Prescription Drug Prices 41 Times Higher Than Seniors Can Afford
Prescription drug prices for serious chronic diseases, such as Diabetes type-2, heart disease, cancer and arthritis is now 41 times higher than a seniors’ social security benefit. This statistic comes a very recent report by AARP investigators.
Prescription Drug: Current Price Status:
How out of whack are current prescription drug prices in relation to a senior citizen’s social security benefit? Just take a look at this.
In 2017, retail prices for 97 of the most important drugs prescribed for serious chronic illness increased by 7 percent. This was more than 3 times the inflation rate. And, hold on to your seat belt, the average annual price for one of these specialty medications was $78,781!
Now, two years later, a concerted push back against these continuously rising prices has started. Led by the Trump Administration, the objective is to bring drug prices down to similar low levels that are found in Europe. If this project fails, then eventually, seniors will be unable to purchase these drugs and still survive. And, consequently, health care costs will increase.
In addition, current prescription drug plans do not cover anywhere close to a good part of drug costs. Consequently, even though most seniors and younger Americans have drug plans — they still must pay higher premiums and deductibles.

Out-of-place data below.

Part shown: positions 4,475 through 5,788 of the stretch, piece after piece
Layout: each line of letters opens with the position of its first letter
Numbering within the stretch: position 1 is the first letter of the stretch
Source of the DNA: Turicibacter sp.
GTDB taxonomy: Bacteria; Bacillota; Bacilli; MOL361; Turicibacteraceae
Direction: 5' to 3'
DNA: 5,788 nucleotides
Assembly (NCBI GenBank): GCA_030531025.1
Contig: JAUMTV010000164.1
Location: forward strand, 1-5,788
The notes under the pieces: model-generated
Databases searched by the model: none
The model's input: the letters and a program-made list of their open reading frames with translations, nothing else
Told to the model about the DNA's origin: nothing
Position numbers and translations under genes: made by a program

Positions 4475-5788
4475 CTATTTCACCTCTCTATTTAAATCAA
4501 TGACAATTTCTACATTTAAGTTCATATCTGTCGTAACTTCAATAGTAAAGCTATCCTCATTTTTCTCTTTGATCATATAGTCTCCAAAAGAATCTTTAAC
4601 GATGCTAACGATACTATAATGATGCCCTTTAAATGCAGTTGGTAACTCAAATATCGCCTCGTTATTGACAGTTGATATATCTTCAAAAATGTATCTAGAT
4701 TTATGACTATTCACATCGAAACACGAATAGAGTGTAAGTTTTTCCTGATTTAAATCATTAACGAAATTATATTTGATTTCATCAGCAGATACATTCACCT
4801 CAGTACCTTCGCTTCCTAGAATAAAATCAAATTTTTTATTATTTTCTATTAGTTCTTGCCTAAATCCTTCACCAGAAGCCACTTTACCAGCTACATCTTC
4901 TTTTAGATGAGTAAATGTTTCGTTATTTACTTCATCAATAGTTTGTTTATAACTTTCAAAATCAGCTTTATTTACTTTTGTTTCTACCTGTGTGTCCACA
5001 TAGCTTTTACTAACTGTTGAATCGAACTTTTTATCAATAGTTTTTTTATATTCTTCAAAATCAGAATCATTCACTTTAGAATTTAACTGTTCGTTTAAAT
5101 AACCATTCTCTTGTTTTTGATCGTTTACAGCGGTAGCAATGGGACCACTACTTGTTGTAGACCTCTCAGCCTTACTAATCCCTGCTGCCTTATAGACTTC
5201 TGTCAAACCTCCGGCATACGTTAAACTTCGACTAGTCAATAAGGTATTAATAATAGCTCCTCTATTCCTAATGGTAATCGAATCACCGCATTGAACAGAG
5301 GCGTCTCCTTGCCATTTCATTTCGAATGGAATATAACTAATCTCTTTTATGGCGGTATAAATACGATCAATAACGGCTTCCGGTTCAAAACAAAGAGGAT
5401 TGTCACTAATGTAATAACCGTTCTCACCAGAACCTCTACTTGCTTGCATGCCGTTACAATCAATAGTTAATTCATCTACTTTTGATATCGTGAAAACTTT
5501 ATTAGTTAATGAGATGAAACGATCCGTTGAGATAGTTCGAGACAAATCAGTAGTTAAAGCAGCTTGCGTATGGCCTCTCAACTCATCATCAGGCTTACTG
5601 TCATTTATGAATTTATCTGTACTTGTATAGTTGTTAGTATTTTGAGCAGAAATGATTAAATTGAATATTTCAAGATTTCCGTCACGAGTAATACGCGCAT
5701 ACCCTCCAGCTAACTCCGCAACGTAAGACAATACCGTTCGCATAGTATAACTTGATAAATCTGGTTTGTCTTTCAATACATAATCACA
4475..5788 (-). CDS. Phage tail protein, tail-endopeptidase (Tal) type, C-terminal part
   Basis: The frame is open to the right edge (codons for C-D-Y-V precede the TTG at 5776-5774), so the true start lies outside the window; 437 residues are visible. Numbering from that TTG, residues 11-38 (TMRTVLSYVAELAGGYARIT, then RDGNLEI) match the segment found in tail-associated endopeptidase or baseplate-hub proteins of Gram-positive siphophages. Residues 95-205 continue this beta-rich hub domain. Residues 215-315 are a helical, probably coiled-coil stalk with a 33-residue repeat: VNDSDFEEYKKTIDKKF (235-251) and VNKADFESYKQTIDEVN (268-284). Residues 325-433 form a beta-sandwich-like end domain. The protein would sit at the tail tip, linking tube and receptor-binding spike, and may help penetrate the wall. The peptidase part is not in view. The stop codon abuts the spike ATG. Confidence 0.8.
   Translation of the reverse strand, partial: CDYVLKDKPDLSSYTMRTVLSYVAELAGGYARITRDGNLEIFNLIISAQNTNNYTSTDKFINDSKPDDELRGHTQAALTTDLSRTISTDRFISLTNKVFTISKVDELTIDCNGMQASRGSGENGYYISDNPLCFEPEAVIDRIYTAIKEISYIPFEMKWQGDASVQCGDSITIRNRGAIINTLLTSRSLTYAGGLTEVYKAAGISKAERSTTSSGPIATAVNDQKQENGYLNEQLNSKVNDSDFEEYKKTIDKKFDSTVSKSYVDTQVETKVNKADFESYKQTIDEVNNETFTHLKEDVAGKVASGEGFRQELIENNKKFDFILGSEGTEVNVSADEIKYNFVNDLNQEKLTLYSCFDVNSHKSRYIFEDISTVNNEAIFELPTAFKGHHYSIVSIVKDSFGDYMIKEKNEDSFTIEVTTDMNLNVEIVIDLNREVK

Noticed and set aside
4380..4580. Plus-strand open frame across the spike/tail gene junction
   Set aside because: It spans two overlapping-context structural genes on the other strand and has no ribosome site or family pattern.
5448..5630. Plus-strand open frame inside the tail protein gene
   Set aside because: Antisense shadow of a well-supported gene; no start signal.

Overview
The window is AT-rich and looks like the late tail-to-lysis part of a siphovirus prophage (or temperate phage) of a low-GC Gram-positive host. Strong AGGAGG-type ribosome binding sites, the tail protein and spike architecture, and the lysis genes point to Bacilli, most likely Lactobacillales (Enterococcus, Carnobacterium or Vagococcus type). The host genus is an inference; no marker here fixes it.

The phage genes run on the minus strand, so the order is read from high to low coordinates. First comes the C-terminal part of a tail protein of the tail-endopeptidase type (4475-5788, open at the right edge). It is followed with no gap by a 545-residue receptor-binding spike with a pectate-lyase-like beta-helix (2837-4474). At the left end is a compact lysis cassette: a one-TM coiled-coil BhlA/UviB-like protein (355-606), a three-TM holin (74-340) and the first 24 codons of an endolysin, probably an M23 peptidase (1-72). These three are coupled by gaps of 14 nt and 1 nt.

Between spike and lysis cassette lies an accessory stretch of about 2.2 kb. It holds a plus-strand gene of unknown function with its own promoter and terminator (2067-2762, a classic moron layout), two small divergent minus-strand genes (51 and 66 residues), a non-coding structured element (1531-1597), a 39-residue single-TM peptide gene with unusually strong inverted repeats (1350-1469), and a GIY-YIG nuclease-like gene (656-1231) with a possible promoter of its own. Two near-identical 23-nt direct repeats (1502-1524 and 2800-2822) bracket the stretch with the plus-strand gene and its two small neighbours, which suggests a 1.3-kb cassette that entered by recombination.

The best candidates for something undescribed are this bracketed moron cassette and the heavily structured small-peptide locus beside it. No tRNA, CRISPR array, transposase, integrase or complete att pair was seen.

How Much Out of Pocket?
Patients generally have either a flat copay as their portion of prescription drug costs or coinsurance. And therefore, just need to pay a percentage of the retail price of the medication. Out-of-pocket costs for specialty drugs, will however, typically require coinsurance thousands of dollars – extra. For example, for these high cost specialty drugs, Medicare Part D coinsurance can get as high as 33 percent.
In the pure nuts and bolts dollar breakdown — here is the reality.
The $78,781 annual average cost for one of these medicines is more than three times the median income for Medicare beneficiaries ($26,200). And, it’s $20,000 more than the median income for all U.S. households ($60,336).
Therefore, when drug prices are higher than what people make in a year, it’s a recipe for disaster.
The single highest retail price increase in 2017 for a specialty drug was for Revatio, which treats pulmonary hypertension. The second highest retail price increase was for the cancer treatment Revlimid. That drug increased by an average of 21.4 percent in 2017. The annual cost of Revlimid went from almost $204,000 in 2016 to nearly $248,000 in 2017.
In the intervening two years, cost have spiraled even higher. But, seniors and others in need of these life saving drugs, hope that the current push will yield positive results.